Again, we apologize for any sound quality issues. We’re making the most of an inconvenient situation as all of you are. Please don’t forget to subscribe to the pod and spread the word.

How the dual-ball season may have affected the Yankees

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If you haven’t yet read Bradford William Davis’ reporting on MLB’s usage of two different baseballs during the 2021 season, you’ll want to do so now. It’s essential reading. Davis, along with Dr. Meredith Wills’ research, showed clear cut evidence of two different balls being used in 2021. The league admitted as such, but blamed it on COVID-19.

The two different balls had different specifications and thus resulted in different performance outcomes. The league didn’t inform anyone about this, players included, though the players may have had a hunch something was awry. The original plan was to introduce a single and more consistent ball in 2021. Instead, balls from prior year specifications were circulated. There’s already plenty of speculation about how the league could have done this — I have a Yankees-related theory to present, too — but first, some hypotheses about how the balls were mixed in, straight from the report:

While the league blames COVID-19 for the dual-ball season and says it won’t happen again, some of the players reached by Insider entertained more conspiratorial hypotheses. For example: What if MLB sent a disproportionate number of either ball to a specific park or for a specific set of games, putting its thumb on the scale to create incentivized to introduce two baseballs” to try to produce higher- or lower-scoring games.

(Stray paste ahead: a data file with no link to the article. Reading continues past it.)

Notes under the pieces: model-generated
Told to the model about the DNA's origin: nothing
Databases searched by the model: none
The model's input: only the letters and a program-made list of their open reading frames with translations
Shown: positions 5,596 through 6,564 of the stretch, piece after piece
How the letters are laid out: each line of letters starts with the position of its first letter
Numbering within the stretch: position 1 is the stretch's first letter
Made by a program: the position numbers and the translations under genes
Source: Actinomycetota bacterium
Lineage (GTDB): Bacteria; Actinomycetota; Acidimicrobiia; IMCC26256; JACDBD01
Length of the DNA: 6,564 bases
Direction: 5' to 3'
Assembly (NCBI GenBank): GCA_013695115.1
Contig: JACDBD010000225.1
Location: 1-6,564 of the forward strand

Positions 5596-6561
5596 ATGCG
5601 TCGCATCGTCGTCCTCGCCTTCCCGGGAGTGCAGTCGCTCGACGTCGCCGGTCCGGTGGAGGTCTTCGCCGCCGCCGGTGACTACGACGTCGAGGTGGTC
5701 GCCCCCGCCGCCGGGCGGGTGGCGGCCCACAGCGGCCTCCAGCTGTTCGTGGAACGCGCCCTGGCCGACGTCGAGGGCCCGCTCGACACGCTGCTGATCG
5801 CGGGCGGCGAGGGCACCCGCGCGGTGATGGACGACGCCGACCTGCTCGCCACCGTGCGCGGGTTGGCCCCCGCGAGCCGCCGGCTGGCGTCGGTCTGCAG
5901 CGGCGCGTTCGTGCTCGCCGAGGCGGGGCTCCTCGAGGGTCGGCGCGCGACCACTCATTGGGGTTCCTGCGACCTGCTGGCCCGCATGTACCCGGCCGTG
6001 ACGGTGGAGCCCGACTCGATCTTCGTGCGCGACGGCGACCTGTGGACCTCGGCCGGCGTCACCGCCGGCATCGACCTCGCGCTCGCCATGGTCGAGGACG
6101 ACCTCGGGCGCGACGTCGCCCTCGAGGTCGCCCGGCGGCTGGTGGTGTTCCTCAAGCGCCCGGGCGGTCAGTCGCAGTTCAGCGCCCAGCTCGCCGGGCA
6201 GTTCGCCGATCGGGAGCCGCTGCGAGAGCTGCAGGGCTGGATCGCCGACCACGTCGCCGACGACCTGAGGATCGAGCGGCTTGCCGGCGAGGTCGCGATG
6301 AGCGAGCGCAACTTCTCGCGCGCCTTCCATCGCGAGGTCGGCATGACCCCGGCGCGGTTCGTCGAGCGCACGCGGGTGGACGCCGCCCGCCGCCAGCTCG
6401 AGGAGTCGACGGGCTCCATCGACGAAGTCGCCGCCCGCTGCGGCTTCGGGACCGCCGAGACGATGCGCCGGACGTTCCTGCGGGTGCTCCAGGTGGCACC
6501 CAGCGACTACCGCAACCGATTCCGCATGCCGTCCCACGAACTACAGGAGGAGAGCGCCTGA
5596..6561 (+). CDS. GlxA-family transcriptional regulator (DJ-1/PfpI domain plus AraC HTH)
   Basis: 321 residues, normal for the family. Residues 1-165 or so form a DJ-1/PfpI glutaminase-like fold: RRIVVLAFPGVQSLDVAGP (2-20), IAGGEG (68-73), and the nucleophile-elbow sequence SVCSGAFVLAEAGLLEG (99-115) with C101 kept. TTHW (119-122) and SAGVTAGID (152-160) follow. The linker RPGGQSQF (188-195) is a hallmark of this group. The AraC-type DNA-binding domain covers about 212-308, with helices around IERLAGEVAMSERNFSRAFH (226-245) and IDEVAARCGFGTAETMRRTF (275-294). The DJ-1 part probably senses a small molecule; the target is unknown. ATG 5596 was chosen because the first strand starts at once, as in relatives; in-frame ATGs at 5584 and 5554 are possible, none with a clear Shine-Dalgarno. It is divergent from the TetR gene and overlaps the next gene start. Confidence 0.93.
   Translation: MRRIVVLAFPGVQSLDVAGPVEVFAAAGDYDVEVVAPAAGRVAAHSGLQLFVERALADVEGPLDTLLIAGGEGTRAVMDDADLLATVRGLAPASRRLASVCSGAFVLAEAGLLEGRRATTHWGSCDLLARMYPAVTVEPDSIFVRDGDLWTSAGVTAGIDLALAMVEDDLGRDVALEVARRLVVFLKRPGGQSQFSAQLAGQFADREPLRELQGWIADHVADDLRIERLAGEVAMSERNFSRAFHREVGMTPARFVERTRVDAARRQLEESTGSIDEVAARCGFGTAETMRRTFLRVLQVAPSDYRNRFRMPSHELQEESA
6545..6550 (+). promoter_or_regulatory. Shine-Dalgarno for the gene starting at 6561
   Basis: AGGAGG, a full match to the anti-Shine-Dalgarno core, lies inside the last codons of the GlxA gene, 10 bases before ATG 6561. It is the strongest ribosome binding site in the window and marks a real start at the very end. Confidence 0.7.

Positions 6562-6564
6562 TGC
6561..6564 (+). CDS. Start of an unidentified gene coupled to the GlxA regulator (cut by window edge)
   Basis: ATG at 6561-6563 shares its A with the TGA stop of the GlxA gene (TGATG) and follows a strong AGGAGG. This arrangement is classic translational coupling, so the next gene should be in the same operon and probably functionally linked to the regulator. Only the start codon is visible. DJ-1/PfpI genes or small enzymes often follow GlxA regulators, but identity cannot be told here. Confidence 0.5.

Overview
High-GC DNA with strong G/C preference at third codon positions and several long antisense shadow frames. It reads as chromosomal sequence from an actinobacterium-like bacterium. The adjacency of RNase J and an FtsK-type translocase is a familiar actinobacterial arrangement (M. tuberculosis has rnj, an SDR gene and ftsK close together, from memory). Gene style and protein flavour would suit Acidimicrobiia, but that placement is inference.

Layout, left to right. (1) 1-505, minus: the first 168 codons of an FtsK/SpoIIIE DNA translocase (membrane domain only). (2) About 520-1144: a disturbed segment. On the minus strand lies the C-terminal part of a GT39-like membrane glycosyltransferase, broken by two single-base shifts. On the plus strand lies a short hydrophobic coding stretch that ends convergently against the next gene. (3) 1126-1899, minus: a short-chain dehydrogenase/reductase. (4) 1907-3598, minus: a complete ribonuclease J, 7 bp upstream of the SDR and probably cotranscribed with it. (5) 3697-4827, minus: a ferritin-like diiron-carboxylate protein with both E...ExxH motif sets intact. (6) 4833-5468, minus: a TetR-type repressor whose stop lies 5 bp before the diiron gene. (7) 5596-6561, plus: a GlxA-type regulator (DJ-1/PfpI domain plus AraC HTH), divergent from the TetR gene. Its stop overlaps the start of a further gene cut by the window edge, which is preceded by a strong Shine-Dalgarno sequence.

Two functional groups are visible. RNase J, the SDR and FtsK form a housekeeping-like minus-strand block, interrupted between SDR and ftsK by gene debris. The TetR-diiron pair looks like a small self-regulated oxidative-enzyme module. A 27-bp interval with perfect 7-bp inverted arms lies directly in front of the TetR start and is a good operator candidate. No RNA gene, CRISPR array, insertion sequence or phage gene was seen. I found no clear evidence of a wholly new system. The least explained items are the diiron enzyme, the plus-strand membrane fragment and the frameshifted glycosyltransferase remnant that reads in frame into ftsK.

The National League pitcher who replicated Wills’ study believes MLB “is more or less incentivized to introduce two baseballs” to try to produce higher- or lower-scoring games.

“You know, send a bouncier baseball, lighter baseball — whichever flies more — to a primetime series,” he told me, listing off marquee matchups like Yankees-Red Sox and Mets-Phillies. “Then,” he suggested, send more dead baseballs to “Texas versus Seattle. Or, you know, Detroit versus Kansas City. No one’s going to bat an eye.”

On the other hand, he speculates, the league could flip that approach around and send high-octane balls to low-profile games and “produce more offense,” which might “put more seats in the stands. Just continue to bring up fan engagement.”

Again, these are merely unproven hypotheses. But they sure are interesting, no? Here’s my theory: MLB consistently supplied the new balls to games played at Yankee Stadium. In other words: the baseball that doesn’t travel as far was used exclusively in the Bronx, whereas the Yankees played with a mix of the two elsewhere. Here’s some data I was able to pull via Baseball Savant: